Practical Magic (1998) – Film Review

Sandra Bullock and Nicole Kidman learn Practical Magic...

It may have been made all the way back in the distant pre-millennium era of 1998 and be filled with ideas so wacky you might begin to question your sanity, but Griffin Dunne’s Practical Magic is nothing short of enchanting. Featuring Sandra Bullock and Nicole Kidman as Sally and Gillian Owens, two children left in the care of their aunts following the death of their parents, the audience finds themselves immediately thrown into a world of love, magic, isolation and ancient curses.

The plot, though picking up on many previously exploited ideas, combines its themes in a truly magical way. A series of universal themes, from isolation and loss, to love and sisterhood help to engage almost anyone choosing to watch, and it’s the unique blend of the above, with an added dash of aversion to magic, that helps to create a refreshing twist on your usual magical escapade or chick flick. Though perhaps some sexual references and darker scenes may be a bit too much for the youngest of children, Practical Magic contains just the right balance of depth and magic to appeal to both adults and children alike time and time again.

Though some critics have questioned the film for a perceived lack of depth, it’s perhaps important to bear in mind the essence of the film; it is not a grainy, hard hitting drama, but a romantic chick flick with an added dose of magic. In a world full of distractions and decisions, part of the film’s timeless appeal stems from the opportunity to completely forget the complications of everyday life for a full hundred and four minutes. Whilst Dunne blends enough universal themes to ensure an empathetic audience, there’s exactly enough light-hearted fluff and magic to give an easy to follow plot and movie to relax to, too.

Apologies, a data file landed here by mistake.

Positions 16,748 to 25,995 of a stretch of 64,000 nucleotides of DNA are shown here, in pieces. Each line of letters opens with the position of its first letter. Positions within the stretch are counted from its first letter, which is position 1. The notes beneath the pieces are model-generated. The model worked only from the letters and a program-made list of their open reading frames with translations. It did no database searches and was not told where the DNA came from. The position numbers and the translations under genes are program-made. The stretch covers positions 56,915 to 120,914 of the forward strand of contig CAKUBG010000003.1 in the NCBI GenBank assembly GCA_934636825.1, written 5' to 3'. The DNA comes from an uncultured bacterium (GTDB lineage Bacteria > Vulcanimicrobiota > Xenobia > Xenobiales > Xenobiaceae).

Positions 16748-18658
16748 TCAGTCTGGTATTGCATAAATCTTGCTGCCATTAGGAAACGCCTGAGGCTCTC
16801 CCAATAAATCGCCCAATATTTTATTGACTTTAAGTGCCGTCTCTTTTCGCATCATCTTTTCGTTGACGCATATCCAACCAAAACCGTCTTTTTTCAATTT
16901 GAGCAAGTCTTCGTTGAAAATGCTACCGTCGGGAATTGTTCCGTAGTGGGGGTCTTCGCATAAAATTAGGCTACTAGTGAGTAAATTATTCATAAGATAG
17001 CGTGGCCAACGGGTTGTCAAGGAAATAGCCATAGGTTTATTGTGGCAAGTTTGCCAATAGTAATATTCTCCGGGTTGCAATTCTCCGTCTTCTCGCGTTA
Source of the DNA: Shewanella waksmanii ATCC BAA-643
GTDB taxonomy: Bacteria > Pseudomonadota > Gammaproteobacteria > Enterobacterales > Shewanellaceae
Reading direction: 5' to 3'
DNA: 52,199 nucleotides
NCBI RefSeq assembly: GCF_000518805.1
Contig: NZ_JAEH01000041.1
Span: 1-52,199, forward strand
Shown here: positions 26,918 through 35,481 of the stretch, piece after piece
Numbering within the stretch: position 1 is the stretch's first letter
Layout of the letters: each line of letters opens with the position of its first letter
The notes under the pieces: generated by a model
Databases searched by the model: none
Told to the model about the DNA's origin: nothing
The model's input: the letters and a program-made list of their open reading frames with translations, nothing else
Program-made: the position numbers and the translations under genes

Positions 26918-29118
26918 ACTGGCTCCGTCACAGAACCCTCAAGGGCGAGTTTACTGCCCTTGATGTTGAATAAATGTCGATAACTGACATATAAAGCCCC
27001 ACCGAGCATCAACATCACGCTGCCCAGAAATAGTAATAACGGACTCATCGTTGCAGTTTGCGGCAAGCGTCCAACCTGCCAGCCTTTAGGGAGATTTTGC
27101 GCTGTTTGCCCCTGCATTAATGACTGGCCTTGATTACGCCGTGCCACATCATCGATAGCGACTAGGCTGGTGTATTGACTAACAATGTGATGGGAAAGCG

Another high point of the movie that cannot be ignored is that of the actors themselves. Stellar performances from both Bullock and Kidman, as well as the supporting performances of Stokard Channing and Dianne Wiest as the two aunts, perfectly capture the spirit of the moment, whether it’s midnight margaritas or simply the bond of sisterly love. You really don’t need to be a die-hard fan of any of the actors to appreciate their performances and get swept away in the swing of it all, whether relishing the fear or laughter bought about by the film.


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